Massachusetts Aims to Raise Its Stature in Digital Health

Massachusetts is home to a sizable healthcare technology sector—some 250 companies, according to state estimates, including names like American Well, Athenahealth, Kyruus, PillPack, and Maxwell Health.

But a group of prominent stakeholders from the public and private sectors wants to take the state’s digital health cluster to new heights. An initiative announced Thursday aims to do just that, by providing more resources to local healthtech startups and building stronger connections between companies, healthcare providers, research institutions, and government.

The Massachusetts Competitive Partnership (MACP)—a nonprofit public policy group made up of prominent local CEOs—conceived the idea for the initiative and garnered support from Gov. Charlie Baker’s administration, a state agency spokesman said. The effort was announced at Boston Children’s Hospital by supporters including Baker, Boston Mayor Marty Walsh, and other leaders in government, healthcare, and technology.

The support for Massachusetts’s digital health industry comes at a time when investors are pumping more money into healthtech companies, and no region has yet claimed the title of leading healthtech hub. Some contenders are obvious, such as Boston and the San Francisco Bay Area, while others, like Madison, WI, fly under the radar.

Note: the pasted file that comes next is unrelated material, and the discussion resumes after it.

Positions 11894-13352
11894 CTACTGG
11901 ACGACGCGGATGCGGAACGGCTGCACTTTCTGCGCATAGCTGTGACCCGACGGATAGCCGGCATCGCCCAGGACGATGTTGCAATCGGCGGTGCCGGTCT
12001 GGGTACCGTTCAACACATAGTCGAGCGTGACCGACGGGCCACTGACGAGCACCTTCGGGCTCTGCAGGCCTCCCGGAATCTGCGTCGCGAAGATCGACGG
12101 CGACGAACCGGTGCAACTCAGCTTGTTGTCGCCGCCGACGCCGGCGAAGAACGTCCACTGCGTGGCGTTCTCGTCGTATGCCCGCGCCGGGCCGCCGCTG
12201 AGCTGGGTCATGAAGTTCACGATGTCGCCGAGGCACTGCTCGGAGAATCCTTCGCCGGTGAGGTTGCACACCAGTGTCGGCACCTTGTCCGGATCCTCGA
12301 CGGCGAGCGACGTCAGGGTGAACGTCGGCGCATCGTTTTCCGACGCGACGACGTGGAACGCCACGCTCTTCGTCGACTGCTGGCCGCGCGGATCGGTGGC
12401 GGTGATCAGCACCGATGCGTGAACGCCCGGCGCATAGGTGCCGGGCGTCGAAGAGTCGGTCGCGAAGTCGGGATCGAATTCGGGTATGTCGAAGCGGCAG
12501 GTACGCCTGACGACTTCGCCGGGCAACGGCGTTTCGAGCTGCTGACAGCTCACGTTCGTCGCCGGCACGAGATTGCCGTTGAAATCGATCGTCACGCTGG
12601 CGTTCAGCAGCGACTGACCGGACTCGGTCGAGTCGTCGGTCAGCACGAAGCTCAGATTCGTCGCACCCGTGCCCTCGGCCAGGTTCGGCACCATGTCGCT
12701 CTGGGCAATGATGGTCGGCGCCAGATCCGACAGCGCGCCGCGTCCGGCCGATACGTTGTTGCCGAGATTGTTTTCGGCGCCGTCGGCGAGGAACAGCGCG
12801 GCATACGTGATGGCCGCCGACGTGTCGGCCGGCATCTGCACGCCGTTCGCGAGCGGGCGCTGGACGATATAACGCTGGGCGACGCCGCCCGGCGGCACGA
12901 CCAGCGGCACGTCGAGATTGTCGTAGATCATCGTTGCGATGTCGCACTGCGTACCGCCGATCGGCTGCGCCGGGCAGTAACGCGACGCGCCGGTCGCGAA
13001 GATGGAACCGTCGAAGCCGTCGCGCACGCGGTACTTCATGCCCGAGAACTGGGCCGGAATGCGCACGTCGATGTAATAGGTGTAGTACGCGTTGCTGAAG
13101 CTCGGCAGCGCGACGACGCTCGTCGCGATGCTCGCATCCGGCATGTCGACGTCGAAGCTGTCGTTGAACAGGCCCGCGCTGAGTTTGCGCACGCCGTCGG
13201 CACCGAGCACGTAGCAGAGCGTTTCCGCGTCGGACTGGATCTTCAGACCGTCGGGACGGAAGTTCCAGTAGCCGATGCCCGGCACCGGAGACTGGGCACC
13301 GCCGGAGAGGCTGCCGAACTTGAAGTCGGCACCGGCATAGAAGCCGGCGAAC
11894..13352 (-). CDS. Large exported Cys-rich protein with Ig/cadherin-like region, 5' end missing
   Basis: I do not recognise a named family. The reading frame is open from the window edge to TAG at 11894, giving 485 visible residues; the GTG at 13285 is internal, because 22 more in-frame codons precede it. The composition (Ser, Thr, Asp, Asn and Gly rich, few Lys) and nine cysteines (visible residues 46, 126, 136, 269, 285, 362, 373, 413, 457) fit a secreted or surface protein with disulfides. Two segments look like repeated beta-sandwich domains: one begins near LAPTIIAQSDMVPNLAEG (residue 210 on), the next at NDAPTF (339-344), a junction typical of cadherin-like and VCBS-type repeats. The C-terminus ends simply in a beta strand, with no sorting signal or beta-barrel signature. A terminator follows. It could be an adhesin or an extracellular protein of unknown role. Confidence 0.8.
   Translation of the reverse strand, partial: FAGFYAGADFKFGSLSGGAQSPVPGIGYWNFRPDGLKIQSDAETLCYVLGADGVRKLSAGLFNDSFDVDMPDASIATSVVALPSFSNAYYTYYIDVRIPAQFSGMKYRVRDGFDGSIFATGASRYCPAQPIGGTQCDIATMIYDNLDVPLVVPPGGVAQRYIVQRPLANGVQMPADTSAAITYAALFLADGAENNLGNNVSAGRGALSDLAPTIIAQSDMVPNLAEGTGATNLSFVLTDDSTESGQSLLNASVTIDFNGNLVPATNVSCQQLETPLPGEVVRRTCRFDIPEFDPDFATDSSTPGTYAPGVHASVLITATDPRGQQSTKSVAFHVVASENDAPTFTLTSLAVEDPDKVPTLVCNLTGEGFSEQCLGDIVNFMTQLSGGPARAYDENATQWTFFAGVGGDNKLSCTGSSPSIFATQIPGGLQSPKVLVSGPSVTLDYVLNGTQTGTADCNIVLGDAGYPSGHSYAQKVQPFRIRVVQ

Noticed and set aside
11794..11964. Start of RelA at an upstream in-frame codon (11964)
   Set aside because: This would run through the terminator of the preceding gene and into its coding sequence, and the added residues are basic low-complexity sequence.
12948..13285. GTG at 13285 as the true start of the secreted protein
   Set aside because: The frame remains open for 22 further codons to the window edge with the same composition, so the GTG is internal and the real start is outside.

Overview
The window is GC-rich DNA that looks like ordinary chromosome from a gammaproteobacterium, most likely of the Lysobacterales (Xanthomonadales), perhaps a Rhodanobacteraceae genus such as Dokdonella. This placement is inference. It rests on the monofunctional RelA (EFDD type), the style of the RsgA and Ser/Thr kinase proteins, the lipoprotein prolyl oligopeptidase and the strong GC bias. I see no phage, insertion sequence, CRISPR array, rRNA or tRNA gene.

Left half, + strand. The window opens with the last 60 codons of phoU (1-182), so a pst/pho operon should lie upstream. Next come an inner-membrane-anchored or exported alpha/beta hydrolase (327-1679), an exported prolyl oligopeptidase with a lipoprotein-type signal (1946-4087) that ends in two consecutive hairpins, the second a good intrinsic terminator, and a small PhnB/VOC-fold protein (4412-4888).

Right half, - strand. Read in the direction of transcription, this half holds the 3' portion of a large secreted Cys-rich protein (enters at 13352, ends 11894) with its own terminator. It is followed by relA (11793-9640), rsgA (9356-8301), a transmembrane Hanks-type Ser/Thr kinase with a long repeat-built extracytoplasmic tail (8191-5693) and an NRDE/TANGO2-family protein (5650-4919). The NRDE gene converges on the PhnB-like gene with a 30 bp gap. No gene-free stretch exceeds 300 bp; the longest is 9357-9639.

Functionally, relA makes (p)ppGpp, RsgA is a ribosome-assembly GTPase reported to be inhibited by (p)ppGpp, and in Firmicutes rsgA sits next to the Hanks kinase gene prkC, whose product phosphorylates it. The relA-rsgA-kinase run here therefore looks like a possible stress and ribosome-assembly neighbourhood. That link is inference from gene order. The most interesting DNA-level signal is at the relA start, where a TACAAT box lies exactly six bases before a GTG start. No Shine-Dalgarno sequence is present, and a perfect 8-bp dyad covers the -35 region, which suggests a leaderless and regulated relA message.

Advocates for Massachusetts’s digital health sector believe the state has the pieces to increase the size and competitiveness of its cluster: top-notch hospitals and research universities, plenty of venture capital, a strong pool of software companies and tech talent, and a huge life sciences sector.

The new initiative is still in its infancy, and details (such as financial terms) are scant. But here’s a basic overview of what stakeholders have done or are planning to do:

—A “digital health innovation hub” will be created in Boston: a physical space to host events and support programs for startups. It will be managed and operated by MassChallenge, the Boston-based nonprofit accelerator for early-stage companies, according to a press release.

A state agency spokesman said the hub will receive up to $250,000 from the Massachusetts eHealth Institute (MeHI), a division of the Massachusetts Technology Collaborative, a state economic development agency known as MassTech. There’s currently no timeline for when the space will open, the spokesman said.

—MACP helped develop a set of templates for licensing and sponsored research agreements aimed at making it easier for entrepreneurs and companies to form partnerships with local academic institutions. The idea is to streamline the commercialization of new technologies. Those agreements are posted on MeHI’s website.

—MACP will try to come up with “innovative approaches” to securing private funding for new or existing digital health companies that are based in Massachusetts or plan to move here, the press release said.

—MeHI will work to promote and nurture the local health IT sector, including by helping to connect entrepreneurs with healthcare providers and forming partnerships with state agencies on healthcare data initiatives.

Jeff Engel is a senior editor at Xconomy. Email: jengel@xconomy.com Follow @JeffEngelXcon

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